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[Virtual Travel] Tokyo Day 5

9am: Streamer Coffee Company (Akasaka)

10:30am: Yasukuni Shrine 靖国神社

A Shinto shrine founded by Emperor Meiji in 1869 and commemorates those who died in service of Japan from the Boshin War to the First Indochina War. The shrine lists the names, origins, birthdates, and places of death of 2,466,532 men, women, children, and various pet animals.

12:30pm: Tokyo Ramen Street

2pm: Harajuku 原宿, Takeshita Street 竹下通り, Marion Crepes マリオンクレープ, Omotesando 表参道

Harajuku refers to the area near to Harajuku Station. It is the center of Japan’s most extreme teenage cultures and fashion styles, especially along Takeshita Street. South of Takeshita Street is Omotesando where you can find shops, fashion, cafes and restaurants that is more suited for adults.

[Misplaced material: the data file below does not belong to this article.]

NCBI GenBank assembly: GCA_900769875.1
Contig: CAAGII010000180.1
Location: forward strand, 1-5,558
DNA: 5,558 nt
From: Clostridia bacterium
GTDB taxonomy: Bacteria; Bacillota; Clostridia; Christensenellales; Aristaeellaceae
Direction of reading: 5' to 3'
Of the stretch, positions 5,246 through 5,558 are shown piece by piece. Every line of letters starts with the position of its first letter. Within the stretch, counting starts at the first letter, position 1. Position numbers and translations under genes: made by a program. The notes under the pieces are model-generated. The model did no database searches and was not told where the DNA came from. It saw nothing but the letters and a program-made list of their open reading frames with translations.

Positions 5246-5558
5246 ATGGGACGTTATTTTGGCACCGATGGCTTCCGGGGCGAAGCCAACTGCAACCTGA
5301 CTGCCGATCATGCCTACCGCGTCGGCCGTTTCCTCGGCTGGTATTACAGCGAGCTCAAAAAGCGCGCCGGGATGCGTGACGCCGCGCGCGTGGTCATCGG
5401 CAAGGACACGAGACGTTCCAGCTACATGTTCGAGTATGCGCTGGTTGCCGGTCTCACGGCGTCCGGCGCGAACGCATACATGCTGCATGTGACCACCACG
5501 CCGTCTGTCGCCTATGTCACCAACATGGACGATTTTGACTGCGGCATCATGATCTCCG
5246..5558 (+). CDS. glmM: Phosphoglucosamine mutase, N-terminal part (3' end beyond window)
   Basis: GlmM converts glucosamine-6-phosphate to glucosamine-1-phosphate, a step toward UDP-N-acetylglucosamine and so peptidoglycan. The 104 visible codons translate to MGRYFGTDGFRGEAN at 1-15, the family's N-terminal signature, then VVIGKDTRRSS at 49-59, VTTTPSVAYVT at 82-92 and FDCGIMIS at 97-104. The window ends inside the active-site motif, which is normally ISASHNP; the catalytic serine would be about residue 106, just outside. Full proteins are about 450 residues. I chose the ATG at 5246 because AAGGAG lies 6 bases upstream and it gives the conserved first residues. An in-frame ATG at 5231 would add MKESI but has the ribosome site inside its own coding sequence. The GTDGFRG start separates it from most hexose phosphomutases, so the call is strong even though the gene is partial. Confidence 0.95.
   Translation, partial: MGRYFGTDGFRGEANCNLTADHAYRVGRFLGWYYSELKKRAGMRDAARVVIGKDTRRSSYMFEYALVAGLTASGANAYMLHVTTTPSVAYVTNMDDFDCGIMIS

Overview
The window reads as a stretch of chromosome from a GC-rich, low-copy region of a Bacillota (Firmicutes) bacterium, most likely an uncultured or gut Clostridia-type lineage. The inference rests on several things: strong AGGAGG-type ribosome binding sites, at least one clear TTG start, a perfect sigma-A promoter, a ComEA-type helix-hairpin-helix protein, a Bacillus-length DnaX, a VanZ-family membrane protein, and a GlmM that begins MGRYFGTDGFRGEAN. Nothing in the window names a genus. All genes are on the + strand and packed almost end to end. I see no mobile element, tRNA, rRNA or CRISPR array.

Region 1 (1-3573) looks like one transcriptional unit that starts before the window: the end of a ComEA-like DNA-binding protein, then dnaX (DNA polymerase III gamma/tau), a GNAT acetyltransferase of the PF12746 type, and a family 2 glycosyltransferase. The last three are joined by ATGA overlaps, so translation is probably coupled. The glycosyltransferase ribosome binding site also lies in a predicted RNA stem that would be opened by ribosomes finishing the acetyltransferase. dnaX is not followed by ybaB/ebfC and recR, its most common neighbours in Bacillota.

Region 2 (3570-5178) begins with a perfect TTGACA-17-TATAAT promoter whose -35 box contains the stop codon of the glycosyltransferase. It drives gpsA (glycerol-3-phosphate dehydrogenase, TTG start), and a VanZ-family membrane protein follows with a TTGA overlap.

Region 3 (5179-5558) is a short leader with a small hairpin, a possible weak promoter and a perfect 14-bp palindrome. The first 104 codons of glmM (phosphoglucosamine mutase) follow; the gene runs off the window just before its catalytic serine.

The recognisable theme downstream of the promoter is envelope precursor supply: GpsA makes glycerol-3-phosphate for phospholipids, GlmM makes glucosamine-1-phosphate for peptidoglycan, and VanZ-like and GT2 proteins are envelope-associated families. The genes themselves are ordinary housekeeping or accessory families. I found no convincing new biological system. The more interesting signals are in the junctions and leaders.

One of the iconic shops at Harajuku is Marion Crepes, which started in 1976. It started out as the only crepe shop in Harajuku, the creator of Japanese-style crepes, and has become the most famous crepe shop in Japan with over 80 shops across the country. Marion Crepes offer a wide selection of fillings with over 70 filling combos, or create your own desired combo!

3:30pm: Japan Olympic Museum 日本オリンピックミュージアム

The Japan Olympic Museum is all about the olympic games and how Japan is involved in it.

5:30pm: Shibuya 渋谷区, Starbucks Tsutaya (view of Shibuya Crossing)

Shibuya is a major commercial and finance center of Tokyo, and consists of two of the world’s busiest railway stations, Shinjuku and Shibuya Station. It is also popular because of the Shibuya crossing, considered as world’s busiest pedestrian intersection. Since the late 2010s, Shibuya has also become a popular location to gather at during Halloween.

You can also find the statue of Hachiko at Shibuya. The Akita Inu dog is famous for faithfully waiting for the return of his deceased owner for more than nine years until his death. His owner is Hidesaburo Ueno, a professor at Tokyo Imperial University.

7pm: Uoriki Kaisen Sushi 魚力


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